A foray to the Centrale Montemartini
by Agnes Crawford
Last week amid a maelstrom of tours all over the city I spent a morning “off” scootering to the Ufficio Tributario of Rome: the office that deals with fines. Rome is a place where fines are a part of life’s expenses. Sometimes one needs to be reminded that it isn’t all wisteria and ruins, shadowy churches and solemn delicatessens. It’s also relentless bureaucracy enforced with a fervour at odds with the popular non-Italian view of Italian laissez-faire.
So there I was at the Ufficio Tributario – which as a title does have a rather “render unto Caesar that which is Caesar’s” air to it – where fines are disputed and re-disputed. A place where the length of the languid queue is the stuff of modern Roman legend.
Since you ask mine was a parking fine which I had paid in full, and on time, in 2006. So I was somewhat startled to receive a demand for a vastly increased sum; interest had accrued upon interest, fines for non-payment upon fines for non-payment. All I had to do was find the receipt. From seven years ago. Spurred on by the injustice of the whole thing, and against all odds I, eventually, did find the magic piece of paper.
Having taken my ticket (“59 people ahead of you”) I took advantage of the location of this bleak office filled with hordes of disconsolate faces waiting for their numbers to be called. A quick bit of arithmetic told me that I had at least an hour to trot across the road to the Centrale Montemartini, an annexe of the Capitoline Museums in the former Montemartini power plant. Sculptures are displayed alongside the early twentieth century machinery of the plant, the juxtaposition is splendid and, what’s more, and just between you and me: there’s never anybody there.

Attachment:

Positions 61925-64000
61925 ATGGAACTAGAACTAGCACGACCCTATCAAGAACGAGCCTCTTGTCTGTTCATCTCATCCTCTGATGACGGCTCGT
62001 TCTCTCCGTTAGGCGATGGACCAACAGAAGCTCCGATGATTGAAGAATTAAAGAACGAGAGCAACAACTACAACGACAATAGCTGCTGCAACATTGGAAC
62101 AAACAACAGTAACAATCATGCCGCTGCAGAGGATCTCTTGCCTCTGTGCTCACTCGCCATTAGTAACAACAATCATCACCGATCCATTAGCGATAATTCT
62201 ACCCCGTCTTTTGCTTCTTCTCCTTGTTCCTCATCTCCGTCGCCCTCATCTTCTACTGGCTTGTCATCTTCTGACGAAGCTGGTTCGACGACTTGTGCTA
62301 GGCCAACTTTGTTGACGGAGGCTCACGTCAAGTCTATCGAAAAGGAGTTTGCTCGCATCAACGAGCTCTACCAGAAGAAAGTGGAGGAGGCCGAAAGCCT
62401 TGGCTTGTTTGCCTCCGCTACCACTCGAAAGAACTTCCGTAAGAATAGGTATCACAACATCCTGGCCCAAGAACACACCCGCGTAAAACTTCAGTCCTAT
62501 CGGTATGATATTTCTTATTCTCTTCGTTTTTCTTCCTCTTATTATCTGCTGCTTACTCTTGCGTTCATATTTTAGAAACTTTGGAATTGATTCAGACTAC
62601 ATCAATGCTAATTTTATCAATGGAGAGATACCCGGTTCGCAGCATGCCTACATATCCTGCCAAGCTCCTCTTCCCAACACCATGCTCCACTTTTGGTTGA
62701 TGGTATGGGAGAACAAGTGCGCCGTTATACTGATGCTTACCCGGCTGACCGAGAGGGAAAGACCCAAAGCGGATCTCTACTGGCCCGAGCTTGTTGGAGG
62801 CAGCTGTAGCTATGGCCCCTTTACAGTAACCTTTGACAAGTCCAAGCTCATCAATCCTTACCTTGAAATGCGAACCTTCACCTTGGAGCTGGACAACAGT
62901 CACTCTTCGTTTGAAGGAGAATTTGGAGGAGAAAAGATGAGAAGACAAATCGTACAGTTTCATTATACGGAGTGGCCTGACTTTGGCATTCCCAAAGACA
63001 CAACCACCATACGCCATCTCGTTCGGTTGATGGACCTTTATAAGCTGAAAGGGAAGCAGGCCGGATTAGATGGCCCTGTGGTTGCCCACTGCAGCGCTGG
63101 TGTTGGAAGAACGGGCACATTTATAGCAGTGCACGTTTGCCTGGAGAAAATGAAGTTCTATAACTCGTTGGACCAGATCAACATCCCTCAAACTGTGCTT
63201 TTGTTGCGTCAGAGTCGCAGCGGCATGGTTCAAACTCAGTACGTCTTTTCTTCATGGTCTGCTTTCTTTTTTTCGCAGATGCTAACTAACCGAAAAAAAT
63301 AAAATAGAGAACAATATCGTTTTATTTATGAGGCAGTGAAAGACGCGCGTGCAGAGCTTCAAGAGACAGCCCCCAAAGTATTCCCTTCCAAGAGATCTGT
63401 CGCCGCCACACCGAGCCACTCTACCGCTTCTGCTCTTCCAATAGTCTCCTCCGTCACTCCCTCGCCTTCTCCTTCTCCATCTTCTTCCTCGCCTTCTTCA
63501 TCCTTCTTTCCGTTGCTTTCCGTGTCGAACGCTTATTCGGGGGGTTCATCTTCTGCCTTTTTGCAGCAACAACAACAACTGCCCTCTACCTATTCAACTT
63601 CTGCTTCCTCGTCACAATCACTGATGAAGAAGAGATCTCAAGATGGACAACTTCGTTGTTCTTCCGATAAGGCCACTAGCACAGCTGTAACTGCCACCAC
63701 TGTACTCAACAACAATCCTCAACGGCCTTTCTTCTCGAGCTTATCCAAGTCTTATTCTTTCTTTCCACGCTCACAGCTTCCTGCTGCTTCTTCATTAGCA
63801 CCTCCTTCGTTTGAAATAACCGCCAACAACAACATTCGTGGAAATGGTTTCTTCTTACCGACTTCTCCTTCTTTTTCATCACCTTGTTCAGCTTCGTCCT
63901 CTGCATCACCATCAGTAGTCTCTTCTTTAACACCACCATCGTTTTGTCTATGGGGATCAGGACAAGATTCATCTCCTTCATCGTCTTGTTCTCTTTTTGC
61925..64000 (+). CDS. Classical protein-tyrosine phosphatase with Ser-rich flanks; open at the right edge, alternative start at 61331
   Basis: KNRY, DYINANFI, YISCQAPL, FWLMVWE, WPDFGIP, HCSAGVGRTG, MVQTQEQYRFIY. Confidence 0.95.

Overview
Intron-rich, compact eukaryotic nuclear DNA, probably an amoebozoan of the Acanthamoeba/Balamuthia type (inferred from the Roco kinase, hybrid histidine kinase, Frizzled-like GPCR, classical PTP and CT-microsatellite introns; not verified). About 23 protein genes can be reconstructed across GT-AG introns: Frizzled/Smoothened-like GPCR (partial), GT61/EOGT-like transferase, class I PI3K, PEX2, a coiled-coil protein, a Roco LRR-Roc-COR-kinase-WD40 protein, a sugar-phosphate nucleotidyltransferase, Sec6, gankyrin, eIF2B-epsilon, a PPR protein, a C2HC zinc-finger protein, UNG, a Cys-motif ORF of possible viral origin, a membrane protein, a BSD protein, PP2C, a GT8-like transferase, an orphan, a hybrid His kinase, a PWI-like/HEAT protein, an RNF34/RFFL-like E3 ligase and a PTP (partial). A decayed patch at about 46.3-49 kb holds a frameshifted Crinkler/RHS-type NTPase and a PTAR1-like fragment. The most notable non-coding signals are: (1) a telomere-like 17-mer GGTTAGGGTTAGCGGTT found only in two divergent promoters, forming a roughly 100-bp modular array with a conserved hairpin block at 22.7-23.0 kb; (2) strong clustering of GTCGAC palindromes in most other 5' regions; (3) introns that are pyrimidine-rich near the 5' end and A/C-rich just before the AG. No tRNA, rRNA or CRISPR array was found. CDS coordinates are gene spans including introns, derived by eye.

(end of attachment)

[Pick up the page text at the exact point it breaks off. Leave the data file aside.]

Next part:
One of the best things about being licensed as a guide in Rome is free entry to museums and archeological sites. To pop into a familiar museum and look at a couple of things is a wonderful luxury.
This time the piece which struck me was one I didn’t remember seeing before. A small bronze goat dating to the late 6th/early 5th century BC and found at a sanctuary dedicated to the Roman funerary goddess Nenia, the personification of funerary laments. This was on the Esquiline Hill, not far from the central railway station, an area then outside the boundaries of the city where, the rules of the Roman religion stipulated, the remains of the dead were to be dealt with.
The goat is tiny, smaller than my hand, its scale seeming to emphasise its almost painfully rich detail. This quality suggests that it was made in Greece, or perhaps at Tarentum where the fronds of its beard, the grooves in its horns, the angle of its fetlocks and the forms of its hoofs were all moulded by hands which have been dead for two and a half millennia. Hands which made a piece which found its way across the Italian peninsula to be left as an offering to Nenia outside the walls of Rome. Before eventually concluding its journey at a museum in a former thermoelectric plant across from the Ufficio Tributario.
Where I then returned, feeling sanguine, the fine firmly put in perspective after my foray into the past, to be told that all was well and my debt was to be “extinguished”.
via Ostiense 106
9 am – 7 pm, closed Mondays. 6.50 euros, 15 euros for a combined ticket with the Capitoline Museums.